A bill that is being considered by the State Legislature currently, known as the Farmworkers Fair Labor Practices Act, is only the latest version of similar bills that have been introduced repeatedly over the last 15 years but have never won the votes to pass into law. However, with a Democratic majority in both the State Senate and Assembly, led by a New York City coalition, proponents hope this year will be the clincher.

The initiative seeks to bring the same workplace protections that workers in other industries enjoy to the state’s farm fields—like the right to unionize, overtime pay and workplace safety. Proponents of the law say that small farms with only a few workers shouldn’t see substantial cost impacts based on the bill’s provisions.

Ms. Halsey says that such claims are patently absurd—and that her payroll costs for three full-time employees would go up 25 percent or more if she had to pay overtime.

The main restraint on farmers being able to absorb rising wages is, of course, the cost of food. While the costs of products and services around the state have climbed steadily, the cost of food has been artificially retarded by imports from other regions of the country and from other countries.

“If a landscaper who charges someone $150 an hour just to show up has to pay his employees more, he just tacks that cost on and passes it along to his customers,” Ms. Halsey said. “But I can only charge so much for a bag of apples. Everyone wants cheap food—but that’s where you get high-fructose corn syrup and processed cheese. Mac-and-cheese for a dollar.”

She said that major food distributors are already using almost no produce from New York, replaced by food that has been shipped long distances, from places with even fewer protections for workers, and with nutrients vanishing from the produce with each mile it travels—a dozen ears of corn for $6.50 or $7 at a farm stand, compared to three for $1 at a grocery store

Ms. Foster echoed the sentiment and said that the cost of producing local vegetables already has farm stands deeply undercut by produce shipped from Mexico and Canada and California, and offered in supermarkets as though it were on par with local produce.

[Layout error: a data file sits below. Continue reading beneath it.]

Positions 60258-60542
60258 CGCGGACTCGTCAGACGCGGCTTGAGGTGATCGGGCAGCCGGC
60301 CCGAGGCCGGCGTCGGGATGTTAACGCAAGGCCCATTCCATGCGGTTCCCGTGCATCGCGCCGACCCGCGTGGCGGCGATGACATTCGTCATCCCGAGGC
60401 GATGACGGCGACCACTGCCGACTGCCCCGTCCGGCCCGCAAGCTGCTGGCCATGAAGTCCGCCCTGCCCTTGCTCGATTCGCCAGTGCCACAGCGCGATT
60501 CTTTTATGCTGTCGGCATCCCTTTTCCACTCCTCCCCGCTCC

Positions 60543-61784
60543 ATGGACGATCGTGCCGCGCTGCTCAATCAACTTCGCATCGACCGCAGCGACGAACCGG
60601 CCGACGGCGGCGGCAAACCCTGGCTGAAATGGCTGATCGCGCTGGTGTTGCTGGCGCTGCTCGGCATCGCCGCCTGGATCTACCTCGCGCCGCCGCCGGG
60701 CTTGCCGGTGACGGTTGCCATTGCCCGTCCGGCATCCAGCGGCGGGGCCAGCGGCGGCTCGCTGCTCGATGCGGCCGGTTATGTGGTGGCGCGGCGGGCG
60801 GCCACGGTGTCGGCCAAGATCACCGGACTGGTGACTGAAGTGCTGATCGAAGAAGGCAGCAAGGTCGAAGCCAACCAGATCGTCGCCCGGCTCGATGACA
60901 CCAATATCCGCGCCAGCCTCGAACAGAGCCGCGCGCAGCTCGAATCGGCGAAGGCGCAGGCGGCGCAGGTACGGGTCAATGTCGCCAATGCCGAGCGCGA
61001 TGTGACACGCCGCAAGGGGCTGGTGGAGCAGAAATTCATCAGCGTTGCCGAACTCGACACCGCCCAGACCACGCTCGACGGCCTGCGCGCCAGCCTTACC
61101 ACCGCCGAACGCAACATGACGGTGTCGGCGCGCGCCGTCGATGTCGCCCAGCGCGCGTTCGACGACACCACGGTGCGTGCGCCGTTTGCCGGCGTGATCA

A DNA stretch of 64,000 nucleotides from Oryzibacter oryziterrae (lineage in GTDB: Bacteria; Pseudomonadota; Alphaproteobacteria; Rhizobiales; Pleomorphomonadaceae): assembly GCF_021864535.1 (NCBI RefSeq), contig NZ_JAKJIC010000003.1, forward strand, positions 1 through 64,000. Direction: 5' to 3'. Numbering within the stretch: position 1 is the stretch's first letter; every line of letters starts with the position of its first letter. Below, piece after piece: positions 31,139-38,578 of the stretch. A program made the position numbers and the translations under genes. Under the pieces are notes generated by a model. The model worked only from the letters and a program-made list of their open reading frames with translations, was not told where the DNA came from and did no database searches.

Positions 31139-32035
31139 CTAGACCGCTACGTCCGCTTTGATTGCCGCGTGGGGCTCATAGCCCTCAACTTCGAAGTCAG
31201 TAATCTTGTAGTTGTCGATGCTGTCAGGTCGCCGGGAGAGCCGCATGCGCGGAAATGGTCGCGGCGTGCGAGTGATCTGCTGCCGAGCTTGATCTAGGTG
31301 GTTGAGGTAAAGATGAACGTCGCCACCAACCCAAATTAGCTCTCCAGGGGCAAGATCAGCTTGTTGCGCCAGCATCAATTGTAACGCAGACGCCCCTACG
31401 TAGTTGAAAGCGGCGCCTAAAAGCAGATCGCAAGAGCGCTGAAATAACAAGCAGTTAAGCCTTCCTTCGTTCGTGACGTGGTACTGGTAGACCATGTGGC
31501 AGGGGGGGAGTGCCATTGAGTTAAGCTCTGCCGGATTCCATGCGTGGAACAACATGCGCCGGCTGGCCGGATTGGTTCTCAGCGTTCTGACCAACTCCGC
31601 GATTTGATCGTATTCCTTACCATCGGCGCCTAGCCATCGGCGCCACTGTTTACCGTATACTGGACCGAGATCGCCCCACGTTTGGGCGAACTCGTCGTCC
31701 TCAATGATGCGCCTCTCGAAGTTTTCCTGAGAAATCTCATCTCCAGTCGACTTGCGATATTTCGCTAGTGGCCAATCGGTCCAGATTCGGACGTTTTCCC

“In Pennsylvania, they are paying $7.25 or $7.50 an hour—but we have to pay $17 an hour to compete with the luxury landscaping market for labor,” Ms. Foster said. “It’s not like we are not paying minimum wage here.”

Rob Carpenter, the executive director of the Long Island Farm Bureau, said that the artificially low price of food that is fed by foreign markets poses a risk to the American economy and possibly even national security. If America’s small farms are allowed to be depleted to the point that a substantial percentage of the food we consume is imported from other countries, he said, it puts the nation in a precarious strategic position in the event of a trade war, or real war.

“And look at Texas and California, where water is now the biggest issue—what if we have another Dust Bowl and it hits these areas where all our food is grown, because we’ve put the small regional farms out of business?” Mr. Carpenter said.

“And for what purpose? Small farmers care about their workers. They have great relationships and the same workers come back year after year.”

He added, “I would really question whether supporters of this are really understanding the bigger picture.”